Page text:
"Witness: Art and Civil Rights in the Sixties"
"Witness" brings the Civil Rights Movement to the Blanton Museum of Art
Reviewed by Caitlin Greenwood, Fri., April 10, 2015
With the deaths of Michael Brown and Eric Garner at the hands of policemen in Ferguson, Mo., and NYC, respectively, a movement overtook the country in 2014, centered around the hashtag #BlackLivesMatter. This unification came in the wake of the not guilty verdict for George Zimmerman, who killed black Florida teen Trayvon Martin only the year before. This convergence of black voices created a dynamic dialogue about not only the current state of race relations in America but also the history of black culture in the United States. Many voices were saddened and solemn, lamenting that while the Voting Rights Act of 1965 may be behind us, there is still so much work ahead to create a country of true equality.
The Blanton Museum of Art's "Witness: Art and Civil Rights in the Sixties" takes a timely look at art from that pivotal moment in American history. Organized by the Brooklyn Museum in New York, "Witness" showcases painting, sculpture, and photography (among other mediums) that helped capture the legacy and creative expression of these early freedom fighters. In Barkley Hendricks' Lawdy Mama, a black woman with a beautiful soft brown afro is posed against a gold leaf background. It's a quiet portrait of vulnerability in a historical climate that focused so intensely on violence. Likewise, the show's organization seeks to provide a nuanced look at the Civil Rights Movement by homing in on eight sections: Integrate/Educate, American Nightmare, Presenting Evidence, Politicizing Pop, Black Is Beautiful, Sisterhood, Global Liberation, and Beloved Community.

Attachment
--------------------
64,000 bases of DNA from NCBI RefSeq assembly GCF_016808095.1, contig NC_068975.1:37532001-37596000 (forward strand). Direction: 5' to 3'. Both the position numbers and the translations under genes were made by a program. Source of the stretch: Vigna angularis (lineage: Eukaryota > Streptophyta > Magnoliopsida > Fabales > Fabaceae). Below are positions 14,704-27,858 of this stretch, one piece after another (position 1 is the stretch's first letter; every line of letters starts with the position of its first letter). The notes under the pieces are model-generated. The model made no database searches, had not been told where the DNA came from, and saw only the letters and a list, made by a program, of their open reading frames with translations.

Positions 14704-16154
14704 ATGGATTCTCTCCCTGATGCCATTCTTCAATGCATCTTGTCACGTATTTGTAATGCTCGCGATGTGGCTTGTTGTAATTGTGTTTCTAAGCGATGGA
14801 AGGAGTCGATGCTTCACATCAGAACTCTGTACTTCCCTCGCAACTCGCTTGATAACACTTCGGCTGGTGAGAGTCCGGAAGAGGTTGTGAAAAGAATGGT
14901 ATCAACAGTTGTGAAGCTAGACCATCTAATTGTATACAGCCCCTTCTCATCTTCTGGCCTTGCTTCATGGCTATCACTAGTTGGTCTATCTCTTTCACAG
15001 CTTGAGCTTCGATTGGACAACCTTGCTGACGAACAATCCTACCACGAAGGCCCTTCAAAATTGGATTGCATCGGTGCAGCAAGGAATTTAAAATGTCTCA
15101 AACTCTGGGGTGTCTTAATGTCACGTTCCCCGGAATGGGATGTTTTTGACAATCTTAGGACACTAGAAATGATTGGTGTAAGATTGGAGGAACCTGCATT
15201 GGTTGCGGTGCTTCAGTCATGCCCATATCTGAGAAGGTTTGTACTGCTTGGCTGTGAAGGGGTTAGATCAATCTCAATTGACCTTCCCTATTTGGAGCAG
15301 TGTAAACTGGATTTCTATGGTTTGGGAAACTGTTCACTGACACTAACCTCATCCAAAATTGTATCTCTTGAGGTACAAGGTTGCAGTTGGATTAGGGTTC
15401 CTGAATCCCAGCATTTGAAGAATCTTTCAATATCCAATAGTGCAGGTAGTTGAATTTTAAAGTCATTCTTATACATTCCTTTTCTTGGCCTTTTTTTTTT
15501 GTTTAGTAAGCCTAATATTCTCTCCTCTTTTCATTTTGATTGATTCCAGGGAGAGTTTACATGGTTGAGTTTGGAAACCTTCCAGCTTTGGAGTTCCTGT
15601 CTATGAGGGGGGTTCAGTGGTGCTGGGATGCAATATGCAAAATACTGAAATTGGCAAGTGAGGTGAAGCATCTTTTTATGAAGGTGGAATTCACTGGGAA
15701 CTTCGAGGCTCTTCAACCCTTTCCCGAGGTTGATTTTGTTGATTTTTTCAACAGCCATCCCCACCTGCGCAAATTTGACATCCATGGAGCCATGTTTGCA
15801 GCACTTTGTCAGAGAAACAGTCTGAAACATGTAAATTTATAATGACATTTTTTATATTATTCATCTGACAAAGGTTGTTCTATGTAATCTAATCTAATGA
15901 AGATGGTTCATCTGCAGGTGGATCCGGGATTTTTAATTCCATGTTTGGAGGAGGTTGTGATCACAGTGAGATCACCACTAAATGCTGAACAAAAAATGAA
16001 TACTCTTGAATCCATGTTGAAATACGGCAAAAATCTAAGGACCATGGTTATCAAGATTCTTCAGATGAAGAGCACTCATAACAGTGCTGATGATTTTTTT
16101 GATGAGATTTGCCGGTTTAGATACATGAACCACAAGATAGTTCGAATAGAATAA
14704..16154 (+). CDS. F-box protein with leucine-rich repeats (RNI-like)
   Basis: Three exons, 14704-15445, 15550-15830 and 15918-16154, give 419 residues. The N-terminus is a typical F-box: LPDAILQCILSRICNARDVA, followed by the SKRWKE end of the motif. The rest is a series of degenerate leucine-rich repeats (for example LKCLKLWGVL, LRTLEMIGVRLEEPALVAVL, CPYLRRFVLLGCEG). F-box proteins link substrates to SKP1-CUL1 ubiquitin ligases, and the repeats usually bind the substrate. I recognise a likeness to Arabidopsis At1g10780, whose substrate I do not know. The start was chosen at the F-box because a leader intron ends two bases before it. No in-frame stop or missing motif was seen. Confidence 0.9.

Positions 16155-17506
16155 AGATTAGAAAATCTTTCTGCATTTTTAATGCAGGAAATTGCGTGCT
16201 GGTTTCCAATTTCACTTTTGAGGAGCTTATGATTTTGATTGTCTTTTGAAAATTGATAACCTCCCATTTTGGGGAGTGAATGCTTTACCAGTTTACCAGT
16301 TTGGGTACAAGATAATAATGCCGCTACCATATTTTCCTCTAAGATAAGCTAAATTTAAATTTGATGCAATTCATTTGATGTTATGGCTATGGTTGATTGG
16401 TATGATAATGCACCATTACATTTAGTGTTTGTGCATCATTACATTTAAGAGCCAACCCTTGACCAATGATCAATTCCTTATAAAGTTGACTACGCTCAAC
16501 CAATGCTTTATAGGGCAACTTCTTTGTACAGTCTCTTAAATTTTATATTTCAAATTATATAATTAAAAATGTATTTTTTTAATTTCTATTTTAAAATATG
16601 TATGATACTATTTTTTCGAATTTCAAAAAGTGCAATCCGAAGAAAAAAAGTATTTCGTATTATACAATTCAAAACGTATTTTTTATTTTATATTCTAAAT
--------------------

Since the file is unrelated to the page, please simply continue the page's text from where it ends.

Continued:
Though "Witness" weaves a strong story of individuals and community in flux as they fight for civil rights, the exhibition's core is Jack Whitten's Birmingham 1964, a stark, aggressive, and somber piece that communicates the harsh reality of progress birthed from violence.
"Witness" emphasizes the need for more complex, multidimensional accounts from the country's civil rights era. In its presentation of art as an expression of social justice, the exhibition goes above and beyond to cement the reputations of the artists who documented their changing world – the question is whether audiences who have culturally compartmentalized those voices over the past 50 years will be open to experiencing them in all their multitudes now.
"Witness: Art and Civil Rights in the Sixties"Blanton Museum of Art, 200 E. MLK
Through May 10